If you expand Weekly Report you will see 8 occurrences

40

Constraints
Constraints are restriction that you place on tasks. This affects how Microsoft Project calculates the start or finish dates of the tasks in your project. To Set a Task Constraint: Select the task and click the Task Information button on the toolbar. Click the Advanced tab, select the Constraint type. If the constraint requires that you specify a constraint date (as for all constraints except As Soon As Possible or As late As Possible), use the Constraint Date drop-down calendar to select the date. Enter the deadline date in the Constraint date box and click OK. Let us investigate this: Double Click a task called Create Comprehensive Project Plans  Select Advanced Tab  Select Constraint Type You will see the following view

Figure 23: Setting constraints on tasks

41

Critical path and Baseline. Non critical tasks are blue in color. It is called the critical path as it depicts a sequence of tasks associated with the path that has the least amount of slack. You will be asked if you want to see a link between depended tasks. Select critical path and click next. click “Yes” followed by “Next” and finally click “Format It” and then exit the wizard. Soon you will see your Gantt chart with critical path in red. This is easily available by clicking the following icon on the extreme right of the menu bar. For beginners the best option is to use the Critical Path Wizard. equipment and supplies required to complete the project within the defined constraints. Select Resources and click next. You will see choices of Standard. This can also be activated by clicking Format | Gantt Chart Wizard from the menu bar. Resources are the people. See snapshot below Figure 24: Formatting and viewing critical path Resources Once you have entered the tasks and duration or effort you can create a resource list. Three different types of resources can be entered using Microsoft Project: 42 . Project will ask you what type of information you want to display with your Gantt bars.Critical Path Analysis The critical path is used by project managers to monitor and control the project.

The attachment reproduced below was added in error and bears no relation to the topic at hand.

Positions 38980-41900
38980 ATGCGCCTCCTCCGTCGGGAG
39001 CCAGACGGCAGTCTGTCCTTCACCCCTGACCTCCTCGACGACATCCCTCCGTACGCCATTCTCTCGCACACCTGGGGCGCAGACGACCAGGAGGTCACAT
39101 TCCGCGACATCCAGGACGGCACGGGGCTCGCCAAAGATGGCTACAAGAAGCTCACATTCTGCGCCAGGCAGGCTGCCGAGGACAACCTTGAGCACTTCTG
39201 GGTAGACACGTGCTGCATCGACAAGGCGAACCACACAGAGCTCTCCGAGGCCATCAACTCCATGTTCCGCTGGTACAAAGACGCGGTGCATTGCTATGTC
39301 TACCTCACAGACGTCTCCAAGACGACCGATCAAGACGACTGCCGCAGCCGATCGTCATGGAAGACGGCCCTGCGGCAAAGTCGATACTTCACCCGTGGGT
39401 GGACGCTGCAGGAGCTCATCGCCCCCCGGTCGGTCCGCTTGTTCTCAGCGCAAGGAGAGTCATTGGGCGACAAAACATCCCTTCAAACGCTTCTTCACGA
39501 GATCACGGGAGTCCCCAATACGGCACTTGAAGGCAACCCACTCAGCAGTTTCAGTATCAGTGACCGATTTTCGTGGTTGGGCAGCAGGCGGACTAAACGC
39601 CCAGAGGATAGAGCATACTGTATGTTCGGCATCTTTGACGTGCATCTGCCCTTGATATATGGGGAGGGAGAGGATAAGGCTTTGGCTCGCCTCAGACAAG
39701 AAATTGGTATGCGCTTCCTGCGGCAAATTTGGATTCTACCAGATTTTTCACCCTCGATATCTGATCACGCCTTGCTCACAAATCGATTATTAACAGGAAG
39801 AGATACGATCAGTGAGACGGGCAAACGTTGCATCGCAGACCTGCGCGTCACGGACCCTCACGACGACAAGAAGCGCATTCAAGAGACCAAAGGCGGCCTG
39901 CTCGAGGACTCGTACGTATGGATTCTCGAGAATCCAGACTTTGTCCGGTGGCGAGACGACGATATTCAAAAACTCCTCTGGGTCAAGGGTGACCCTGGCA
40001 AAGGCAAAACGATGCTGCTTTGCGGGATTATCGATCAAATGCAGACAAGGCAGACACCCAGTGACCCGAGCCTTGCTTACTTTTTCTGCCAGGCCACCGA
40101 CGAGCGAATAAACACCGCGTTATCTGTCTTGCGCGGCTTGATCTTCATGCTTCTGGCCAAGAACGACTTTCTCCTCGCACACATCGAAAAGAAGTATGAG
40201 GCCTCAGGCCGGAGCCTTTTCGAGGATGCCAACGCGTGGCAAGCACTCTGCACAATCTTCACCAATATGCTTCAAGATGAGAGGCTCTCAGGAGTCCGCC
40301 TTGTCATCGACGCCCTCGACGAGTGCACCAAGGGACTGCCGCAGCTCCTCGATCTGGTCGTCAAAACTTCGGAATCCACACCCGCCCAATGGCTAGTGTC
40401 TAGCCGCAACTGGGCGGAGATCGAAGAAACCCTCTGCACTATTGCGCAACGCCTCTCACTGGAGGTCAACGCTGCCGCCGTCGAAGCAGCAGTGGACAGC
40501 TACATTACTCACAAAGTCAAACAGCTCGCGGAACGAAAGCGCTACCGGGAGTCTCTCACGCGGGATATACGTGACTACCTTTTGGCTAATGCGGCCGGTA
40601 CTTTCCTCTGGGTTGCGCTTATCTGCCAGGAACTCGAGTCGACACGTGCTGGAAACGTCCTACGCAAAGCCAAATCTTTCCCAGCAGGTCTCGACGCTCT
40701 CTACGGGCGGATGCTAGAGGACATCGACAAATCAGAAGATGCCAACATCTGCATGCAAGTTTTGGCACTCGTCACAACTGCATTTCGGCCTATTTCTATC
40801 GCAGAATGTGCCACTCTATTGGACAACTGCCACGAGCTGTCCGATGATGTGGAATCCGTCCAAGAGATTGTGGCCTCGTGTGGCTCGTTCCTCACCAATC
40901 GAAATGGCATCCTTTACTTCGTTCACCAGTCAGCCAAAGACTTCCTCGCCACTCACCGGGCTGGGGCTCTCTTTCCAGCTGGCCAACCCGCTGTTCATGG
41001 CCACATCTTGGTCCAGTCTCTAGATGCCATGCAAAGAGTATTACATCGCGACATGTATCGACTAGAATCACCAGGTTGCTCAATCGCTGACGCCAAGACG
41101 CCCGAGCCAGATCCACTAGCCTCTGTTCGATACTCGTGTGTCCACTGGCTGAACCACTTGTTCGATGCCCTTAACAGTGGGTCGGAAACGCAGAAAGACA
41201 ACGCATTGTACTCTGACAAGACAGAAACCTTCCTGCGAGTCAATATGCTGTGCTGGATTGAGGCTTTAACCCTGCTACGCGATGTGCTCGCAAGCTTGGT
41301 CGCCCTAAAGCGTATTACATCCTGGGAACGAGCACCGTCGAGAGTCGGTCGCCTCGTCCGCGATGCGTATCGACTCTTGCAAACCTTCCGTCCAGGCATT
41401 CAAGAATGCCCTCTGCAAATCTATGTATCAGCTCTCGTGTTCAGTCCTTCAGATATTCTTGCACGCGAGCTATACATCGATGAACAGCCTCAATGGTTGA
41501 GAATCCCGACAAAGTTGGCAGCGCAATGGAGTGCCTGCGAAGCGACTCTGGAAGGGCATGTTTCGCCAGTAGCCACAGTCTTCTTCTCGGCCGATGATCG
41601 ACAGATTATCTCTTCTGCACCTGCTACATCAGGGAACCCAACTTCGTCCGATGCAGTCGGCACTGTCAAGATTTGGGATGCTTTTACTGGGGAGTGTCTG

The resources from the resource pool can then be assigned to the tasks. Cost resource is a fixed cost task. Example. Note: You can directly assign a resource to task inside the Gantt View. If you assign a resource to a task in this manner and if it does not exist in the resource pool. Material resources are good used by the work resources and here the units-of-measure is an important gauge. Create resource pool 2. The most common type of resource you will be using the work resource. In this option we enter all the resources at once into a Resources Spreadsheet. In this module our goal is to: 1. Assign resources (1) Creating Resource Pool: This is a preferred approach. But it will be missing certain data like hourly rates or overtime rates. 20 cans of paint. By using the resource sheet you can enter all the resources at once on a spreadsheet. or Figure 25: Activating Resource Sheet 43 . Work resources  Material resources  Cost resource Work resources include equipment and people that work on tasks. cost-dependent on work performed. Allocation of Time and Percentage of assignment of the resource is important. MS Project will automatically add it to the resource pool. If you have a list of all the resource you can enter them into a resource sheet by clicking View | Resource Sheet or by clicking the Resource Sheet in the View Bar.